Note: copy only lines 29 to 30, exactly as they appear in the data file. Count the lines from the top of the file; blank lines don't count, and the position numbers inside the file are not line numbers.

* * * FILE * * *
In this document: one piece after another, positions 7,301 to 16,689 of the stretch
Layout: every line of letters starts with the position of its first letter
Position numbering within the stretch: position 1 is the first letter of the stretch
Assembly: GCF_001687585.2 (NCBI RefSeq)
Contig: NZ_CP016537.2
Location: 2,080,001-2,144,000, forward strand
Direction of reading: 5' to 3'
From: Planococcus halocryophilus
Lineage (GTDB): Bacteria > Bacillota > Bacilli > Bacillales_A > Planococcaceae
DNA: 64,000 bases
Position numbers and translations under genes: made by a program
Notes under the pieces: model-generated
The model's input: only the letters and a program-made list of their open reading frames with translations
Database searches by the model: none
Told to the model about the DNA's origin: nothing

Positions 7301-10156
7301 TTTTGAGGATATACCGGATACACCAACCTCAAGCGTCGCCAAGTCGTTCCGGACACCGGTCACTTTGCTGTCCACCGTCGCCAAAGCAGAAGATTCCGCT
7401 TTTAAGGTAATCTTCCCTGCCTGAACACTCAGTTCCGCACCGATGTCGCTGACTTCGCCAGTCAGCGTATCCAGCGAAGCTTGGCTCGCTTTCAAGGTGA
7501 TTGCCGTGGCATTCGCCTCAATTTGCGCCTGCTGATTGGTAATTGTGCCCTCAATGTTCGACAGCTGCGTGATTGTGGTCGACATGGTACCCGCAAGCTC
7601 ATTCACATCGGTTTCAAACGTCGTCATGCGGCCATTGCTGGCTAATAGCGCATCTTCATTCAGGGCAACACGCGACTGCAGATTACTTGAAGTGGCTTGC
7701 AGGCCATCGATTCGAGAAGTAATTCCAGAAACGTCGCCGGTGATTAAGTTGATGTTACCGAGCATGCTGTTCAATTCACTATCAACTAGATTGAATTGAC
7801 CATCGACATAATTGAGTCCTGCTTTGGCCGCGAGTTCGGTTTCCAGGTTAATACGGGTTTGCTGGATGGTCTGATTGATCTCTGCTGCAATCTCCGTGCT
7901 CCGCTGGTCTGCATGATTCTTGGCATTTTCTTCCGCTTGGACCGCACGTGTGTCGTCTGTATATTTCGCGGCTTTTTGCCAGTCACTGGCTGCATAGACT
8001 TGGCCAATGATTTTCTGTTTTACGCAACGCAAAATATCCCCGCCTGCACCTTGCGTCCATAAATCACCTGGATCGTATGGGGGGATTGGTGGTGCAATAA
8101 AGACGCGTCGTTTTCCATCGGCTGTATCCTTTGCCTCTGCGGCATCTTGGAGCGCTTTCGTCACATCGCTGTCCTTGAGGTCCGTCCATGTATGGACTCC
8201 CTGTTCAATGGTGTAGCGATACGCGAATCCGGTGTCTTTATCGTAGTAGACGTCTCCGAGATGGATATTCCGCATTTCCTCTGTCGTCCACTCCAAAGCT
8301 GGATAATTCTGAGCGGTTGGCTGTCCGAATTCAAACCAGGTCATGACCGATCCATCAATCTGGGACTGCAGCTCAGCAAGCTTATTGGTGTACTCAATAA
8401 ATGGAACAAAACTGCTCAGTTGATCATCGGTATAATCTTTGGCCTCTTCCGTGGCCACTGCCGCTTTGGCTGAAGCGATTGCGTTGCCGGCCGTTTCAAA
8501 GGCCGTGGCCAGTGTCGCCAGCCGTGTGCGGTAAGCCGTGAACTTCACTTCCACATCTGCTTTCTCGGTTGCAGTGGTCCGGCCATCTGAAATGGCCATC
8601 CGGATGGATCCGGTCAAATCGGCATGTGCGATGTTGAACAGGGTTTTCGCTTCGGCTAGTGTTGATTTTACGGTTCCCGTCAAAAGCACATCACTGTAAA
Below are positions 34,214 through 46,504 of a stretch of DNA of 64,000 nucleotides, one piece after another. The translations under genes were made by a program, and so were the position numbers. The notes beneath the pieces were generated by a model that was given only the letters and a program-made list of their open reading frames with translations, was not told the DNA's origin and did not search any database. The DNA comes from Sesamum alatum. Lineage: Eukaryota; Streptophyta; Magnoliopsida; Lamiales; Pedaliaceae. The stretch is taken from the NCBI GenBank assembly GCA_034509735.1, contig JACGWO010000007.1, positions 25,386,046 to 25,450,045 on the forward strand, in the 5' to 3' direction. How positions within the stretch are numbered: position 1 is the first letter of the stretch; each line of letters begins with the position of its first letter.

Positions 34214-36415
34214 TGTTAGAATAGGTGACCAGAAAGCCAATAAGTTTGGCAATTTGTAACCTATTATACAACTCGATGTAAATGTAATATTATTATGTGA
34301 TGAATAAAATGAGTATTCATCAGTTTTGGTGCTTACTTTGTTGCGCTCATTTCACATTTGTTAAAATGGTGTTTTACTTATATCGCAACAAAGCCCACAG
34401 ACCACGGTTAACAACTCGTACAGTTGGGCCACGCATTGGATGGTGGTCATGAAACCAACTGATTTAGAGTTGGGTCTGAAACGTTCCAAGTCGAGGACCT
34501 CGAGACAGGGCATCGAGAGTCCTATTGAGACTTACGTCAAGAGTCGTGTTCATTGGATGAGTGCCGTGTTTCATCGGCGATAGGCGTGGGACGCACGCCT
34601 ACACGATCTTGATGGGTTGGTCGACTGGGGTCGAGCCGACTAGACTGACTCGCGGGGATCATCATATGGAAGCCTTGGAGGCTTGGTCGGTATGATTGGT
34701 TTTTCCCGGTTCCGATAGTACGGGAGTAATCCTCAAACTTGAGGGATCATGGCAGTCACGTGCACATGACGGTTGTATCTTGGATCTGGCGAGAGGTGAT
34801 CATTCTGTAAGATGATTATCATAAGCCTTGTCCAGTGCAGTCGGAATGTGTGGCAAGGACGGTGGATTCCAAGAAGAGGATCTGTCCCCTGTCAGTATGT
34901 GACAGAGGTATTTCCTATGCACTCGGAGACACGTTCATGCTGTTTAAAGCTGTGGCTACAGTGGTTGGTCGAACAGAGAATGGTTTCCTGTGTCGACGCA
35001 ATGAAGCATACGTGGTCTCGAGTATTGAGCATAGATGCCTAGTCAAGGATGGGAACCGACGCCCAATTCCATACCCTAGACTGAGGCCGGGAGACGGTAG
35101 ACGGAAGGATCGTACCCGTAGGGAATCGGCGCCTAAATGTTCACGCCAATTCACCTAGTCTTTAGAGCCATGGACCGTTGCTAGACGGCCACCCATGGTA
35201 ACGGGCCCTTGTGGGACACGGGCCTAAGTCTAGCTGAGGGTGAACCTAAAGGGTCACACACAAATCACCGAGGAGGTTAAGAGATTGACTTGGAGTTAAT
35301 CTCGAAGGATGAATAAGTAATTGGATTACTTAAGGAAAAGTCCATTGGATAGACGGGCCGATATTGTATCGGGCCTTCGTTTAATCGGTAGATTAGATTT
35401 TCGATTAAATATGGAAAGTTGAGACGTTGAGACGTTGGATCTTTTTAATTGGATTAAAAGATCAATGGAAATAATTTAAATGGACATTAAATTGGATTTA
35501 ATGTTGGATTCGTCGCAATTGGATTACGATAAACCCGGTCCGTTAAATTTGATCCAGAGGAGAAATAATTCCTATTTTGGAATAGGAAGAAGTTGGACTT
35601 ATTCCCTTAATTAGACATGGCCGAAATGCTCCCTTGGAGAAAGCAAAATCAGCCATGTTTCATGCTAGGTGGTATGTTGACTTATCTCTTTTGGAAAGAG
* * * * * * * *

8501 GGCCGTGGCCAGTGTCGCCAGCCGTGTGCGGTAAGCCGTGAACTTCACTTCCACATCTGCTTTCTCGGTTGCAGTGGTCCGGCCATCTGAAATGGCCATC
8601 CGGATGGATCCGGTCAAATCGGCATGTGCGATGTTGAACAGGGTTTTCGCTTCGGCTAGTGTTGATTTTACGGTTCCCGTCAAAAGCACATCACTGTAAA